Sprawl Now a Major Threat
Growth in the suburbs means increasing traffic jams, rising costs of public services, wasted tax revenue and increased air and water pollution, loss of open space and prime farmland, according to a report issued by the environmental group.
According to the report, "The Dark Side of the American Dream: The Costs and Consequences of Suburban Sprawl," Atlanta ranks as the worst city of 1 million residents or more for urban sprawl, losing some 500 acres of farmland, forest and green space each week.
Other cities making the list of the 10 worst were St. Louis, Washington, Cincinnati, Kansas City, Denver, Seattle, Minneapolis-St. Paul, Fort Lauderdale and Chicago.
Chicago's metropolitan land area growth expanded by 40 percent between 1990 and 1996, while the area population rose only nine percent, the report said. Fertile fields between Chicago and Milwaukee rank among the most threatened farmland in the nation because of encroaching development.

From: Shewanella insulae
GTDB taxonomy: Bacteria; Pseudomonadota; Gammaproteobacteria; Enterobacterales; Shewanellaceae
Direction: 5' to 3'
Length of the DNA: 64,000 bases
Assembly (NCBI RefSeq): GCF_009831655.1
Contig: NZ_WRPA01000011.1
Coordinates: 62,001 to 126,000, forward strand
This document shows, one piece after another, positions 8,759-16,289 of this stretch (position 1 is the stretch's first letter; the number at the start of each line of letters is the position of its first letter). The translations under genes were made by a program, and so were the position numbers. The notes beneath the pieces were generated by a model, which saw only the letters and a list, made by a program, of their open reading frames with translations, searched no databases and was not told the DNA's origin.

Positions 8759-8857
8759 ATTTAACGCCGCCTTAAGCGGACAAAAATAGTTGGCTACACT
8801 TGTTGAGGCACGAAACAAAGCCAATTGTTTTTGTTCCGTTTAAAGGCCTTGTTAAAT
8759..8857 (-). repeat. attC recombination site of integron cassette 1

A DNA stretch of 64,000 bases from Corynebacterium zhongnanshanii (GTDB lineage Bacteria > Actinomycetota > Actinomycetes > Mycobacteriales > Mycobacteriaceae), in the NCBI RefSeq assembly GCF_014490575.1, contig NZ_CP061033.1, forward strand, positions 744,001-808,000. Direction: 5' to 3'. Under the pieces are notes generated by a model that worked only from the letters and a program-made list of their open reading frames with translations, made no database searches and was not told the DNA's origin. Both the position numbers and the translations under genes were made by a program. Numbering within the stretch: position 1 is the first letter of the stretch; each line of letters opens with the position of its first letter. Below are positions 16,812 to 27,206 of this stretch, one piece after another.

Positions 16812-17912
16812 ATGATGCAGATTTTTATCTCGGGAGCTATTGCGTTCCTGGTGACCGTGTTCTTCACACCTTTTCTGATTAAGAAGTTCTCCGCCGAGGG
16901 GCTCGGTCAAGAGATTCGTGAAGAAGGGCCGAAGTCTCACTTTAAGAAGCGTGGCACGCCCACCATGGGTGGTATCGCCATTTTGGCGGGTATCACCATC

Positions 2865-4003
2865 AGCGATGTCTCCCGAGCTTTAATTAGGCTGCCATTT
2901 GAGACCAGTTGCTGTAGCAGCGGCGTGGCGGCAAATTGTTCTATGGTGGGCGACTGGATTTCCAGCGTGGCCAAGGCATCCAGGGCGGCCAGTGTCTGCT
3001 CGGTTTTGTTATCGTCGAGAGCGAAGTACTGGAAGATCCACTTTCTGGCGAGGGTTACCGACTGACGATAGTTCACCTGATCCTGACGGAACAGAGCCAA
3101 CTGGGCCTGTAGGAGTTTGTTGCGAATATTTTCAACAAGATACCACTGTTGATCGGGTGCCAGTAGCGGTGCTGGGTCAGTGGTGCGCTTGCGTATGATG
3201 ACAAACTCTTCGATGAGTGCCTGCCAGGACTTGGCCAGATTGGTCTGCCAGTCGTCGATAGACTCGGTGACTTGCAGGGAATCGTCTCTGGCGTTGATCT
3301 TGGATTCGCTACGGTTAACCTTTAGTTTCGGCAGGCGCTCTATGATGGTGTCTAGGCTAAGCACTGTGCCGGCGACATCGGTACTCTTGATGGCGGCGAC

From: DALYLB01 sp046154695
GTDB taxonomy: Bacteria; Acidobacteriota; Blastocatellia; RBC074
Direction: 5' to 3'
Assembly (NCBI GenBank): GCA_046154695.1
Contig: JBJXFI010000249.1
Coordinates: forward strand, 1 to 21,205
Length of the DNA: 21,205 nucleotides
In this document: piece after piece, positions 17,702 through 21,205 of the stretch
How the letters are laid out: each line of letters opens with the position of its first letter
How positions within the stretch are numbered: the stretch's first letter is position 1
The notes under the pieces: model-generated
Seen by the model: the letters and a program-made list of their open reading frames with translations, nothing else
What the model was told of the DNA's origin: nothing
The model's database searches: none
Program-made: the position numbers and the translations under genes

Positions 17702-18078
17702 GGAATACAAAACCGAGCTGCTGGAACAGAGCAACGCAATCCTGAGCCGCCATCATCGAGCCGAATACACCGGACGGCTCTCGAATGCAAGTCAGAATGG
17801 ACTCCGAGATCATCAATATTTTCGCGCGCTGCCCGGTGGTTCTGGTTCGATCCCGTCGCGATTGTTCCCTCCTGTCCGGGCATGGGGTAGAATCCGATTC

"Since World War II, the American dream has been a house in the suburbs," said Carl Pope, executive director of the Sierra Club. "But that dream is turning into a nightmare of traffic, air pollution, lost open space and higher taxes."
"We need a sea change in the way cities think about growth and plan their development," said Pope. "We need to move away from the outdated and destructive planning and management policies established 50 years ago."
The Sierra Club offers smart growth solutions, including the purchasing open space, establishing growth boundaries, reinvesting in downtown areas, sharing the tax base more evenly between cities and their surrounding suburbs and developing agricultural zoning policies.
Portland, Ore., serves as a model city for one that is doing the right thing, said Sam Parry, the Sierra Club urban sprawl campaign leader. The city has passed an urban growth boundary beyond which growth will not occur. In turn the city is reinvesting in the urban core and allowing developers to do what they want within the boundary, said Parry. [Publisher's note: we've seen Portland and it's no model. Frankly, the Sierra Club needs more tools in its toolkit. The two-rate property tax shift is such a tool.]
Last week, the U.S. Agriculture Department said it would spend $17.2 million to help save productive farmland in 19 states from residential or commercial development. The funds, combined with state and local money, will keep 53,000 acres of land in cultivation.